Sex education. The House has already passed a bill allowing parental “opt-in” on sex ed. It was scheduled for a Senate Education Committee hearing, before the recess got in the way.
Guns in schools. Two bills are sitting in the Senate State Affairs Committee. One — which would allow bill school employees with an enhanced concealed weapons permit to carry a firearm in school, without trustees’ approval — has already passed the House.
“Racist and sexist concepts.” In the rush before recess, House Education hastily introduced three bills Friday, including one to prohibit public schools from teaching “racist and sexist concepts.” Democrats boycotted the committee meeting in protest. Clow — who missed Friday’s meeting while self-isolating — was caught off guard. “None of those bills did I see coming,” he said Wednesday. Clow wouldn’t say whether he would bring these bills back for a full hearing.
Full-day kindergarten. Crabtree and Rep. Judy Boyle, R-Midvale, are pushing to allow school districts to use state money for all-day kindergarten, in hopes of moving this cost off of short-term property tax levies. They’re working on a rewrite of the bill. Bedke wants that rewrite to get a hearing in House Education right after the recess, and on Wednesday, Clow said he’s receptive.
Parent grants. The Senate is poised to vote on a sequel of sorts to Gov. Brad Little’s Strong Families, Strong Students education grant program. But at the behest of the sponsors, senators yanked out controversial language to create a private school scholarship program. If the Senate passes the amended bill, the House has to approve the changes.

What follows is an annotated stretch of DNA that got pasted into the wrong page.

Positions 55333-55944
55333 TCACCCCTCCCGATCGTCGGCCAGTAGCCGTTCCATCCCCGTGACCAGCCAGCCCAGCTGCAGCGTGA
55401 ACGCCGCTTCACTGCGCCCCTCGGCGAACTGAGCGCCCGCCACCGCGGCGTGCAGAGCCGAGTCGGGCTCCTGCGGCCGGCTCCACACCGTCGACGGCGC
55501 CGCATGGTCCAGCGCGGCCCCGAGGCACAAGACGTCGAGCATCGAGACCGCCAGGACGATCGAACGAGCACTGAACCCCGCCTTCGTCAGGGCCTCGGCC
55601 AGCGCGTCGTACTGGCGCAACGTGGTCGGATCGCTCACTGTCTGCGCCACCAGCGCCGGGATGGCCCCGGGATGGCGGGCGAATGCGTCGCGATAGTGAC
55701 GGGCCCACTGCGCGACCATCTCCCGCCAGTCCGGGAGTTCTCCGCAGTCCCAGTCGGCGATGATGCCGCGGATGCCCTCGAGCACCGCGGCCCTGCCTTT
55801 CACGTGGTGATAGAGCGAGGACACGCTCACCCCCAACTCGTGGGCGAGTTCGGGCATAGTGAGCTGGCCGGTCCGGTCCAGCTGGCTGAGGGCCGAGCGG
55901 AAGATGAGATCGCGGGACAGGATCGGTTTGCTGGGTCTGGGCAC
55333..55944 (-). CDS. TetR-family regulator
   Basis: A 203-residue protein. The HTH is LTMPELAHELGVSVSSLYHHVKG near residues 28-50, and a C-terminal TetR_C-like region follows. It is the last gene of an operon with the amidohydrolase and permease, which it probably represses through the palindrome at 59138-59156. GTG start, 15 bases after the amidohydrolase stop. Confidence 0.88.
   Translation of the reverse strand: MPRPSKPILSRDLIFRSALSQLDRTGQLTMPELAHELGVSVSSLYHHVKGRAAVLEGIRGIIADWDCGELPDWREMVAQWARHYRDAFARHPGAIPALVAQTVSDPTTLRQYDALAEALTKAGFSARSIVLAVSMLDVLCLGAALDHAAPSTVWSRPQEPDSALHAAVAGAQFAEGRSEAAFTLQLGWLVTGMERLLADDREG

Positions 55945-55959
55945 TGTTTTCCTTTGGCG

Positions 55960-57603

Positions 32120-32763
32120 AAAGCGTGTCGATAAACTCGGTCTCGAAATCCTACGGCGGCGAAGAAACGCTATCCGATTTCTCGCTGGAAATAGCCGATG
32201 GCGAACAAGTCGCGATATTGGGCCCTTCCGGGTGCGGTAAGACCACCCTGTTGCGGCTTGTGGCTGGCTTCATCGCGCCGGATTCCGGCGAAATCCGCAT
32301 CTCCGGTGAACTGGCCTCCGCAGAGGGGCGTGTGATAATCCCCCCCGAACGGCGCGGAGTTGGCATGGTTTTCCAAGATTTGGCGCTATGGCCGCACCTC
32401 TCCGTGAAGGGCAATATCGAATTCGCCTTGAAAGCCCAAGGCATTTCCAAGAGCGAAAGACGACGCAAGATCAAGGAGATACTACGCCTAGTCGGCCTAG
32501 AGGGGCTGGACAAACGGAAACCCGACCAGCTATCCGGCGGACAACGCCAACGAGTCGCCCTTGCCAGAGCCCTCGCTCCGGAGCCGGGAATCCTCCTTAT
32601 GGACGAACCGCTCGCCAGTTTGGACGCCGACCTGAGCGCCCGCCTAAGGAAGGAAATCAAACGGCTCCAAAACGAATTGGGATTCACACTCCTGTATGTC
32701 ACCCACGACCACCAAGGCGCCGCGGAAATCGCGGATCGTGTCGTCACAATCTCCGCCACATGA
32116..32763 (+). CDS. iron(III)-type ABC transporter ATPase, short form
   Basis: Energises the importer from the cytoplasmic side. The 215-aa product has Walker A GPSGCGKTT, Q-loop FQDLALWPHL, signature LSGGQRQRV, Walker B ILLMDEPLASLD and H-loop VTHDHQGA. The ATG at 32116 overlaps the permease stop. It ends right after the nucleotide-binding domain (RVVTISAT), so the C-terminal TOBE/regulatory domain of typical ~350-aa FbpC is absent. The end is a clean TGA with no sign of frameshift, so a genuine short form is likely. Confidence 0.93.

A recess — and then an endgame
There’s still time. This week, Horman and Senate Minority Leader Michelle Stennett both said the Legislature might remain in session through late April. On Tuesday, House Minority Leader Ilana Rubel predicted a possible impasse on tax relief, and pointed to the long list of budget bills still on the docket. “There is a lot of stuff we still have to do,” said Rubel, D-Boise. “That could keep us there for a while.”
Lawmakers are approaching the unexpected recess differently.
A co-sponsor of the parent grant bill, Horman said she is spending the break working the phone and lobbying senators, and working off of Bedke’s directive that the session is just on pause. “That’s what I’m going with.”
Reached by phone on Wednesday, Crabtree was spending a windy morning on break, running cattle on the Camas Prairie. He’d like to get a historic all-day kindergarten funding bill through the Legislature, but he’s also trying to give his colleagues their downtime. “I think everybody’s pretty stressed and fatigued, and I’d be among that group,” he said. “We’re sick of each other.”
In Boise, Rod Gramer of Idaho Business for Education is gearing up for a historic April. And he’s observed enough sessions to know that great things, or bad things, can happen in the rush to adjournment.
An all-day kindergarten bill, he said, would be as significant as the 1975 law creating kindergarten in the first place. “If we can get it through, let’s get it through.”
But while IBE strongly supports all-day kindergarten, the group also strongly opposes Horman’s grant bill. The bill would allow parents to use grant money for private school tuition and fees — defying 130 years of state policy and Idaho’s Constitution, Gramer says. “(It) should give everybody pause.”
Anything can happen.
But if you’ve spent any time watching the Legislature the past 12 months, you’re familiar with that.
Each week, Kevin Richert writes an analysis on education policy and education politics. Look for it every Thursday.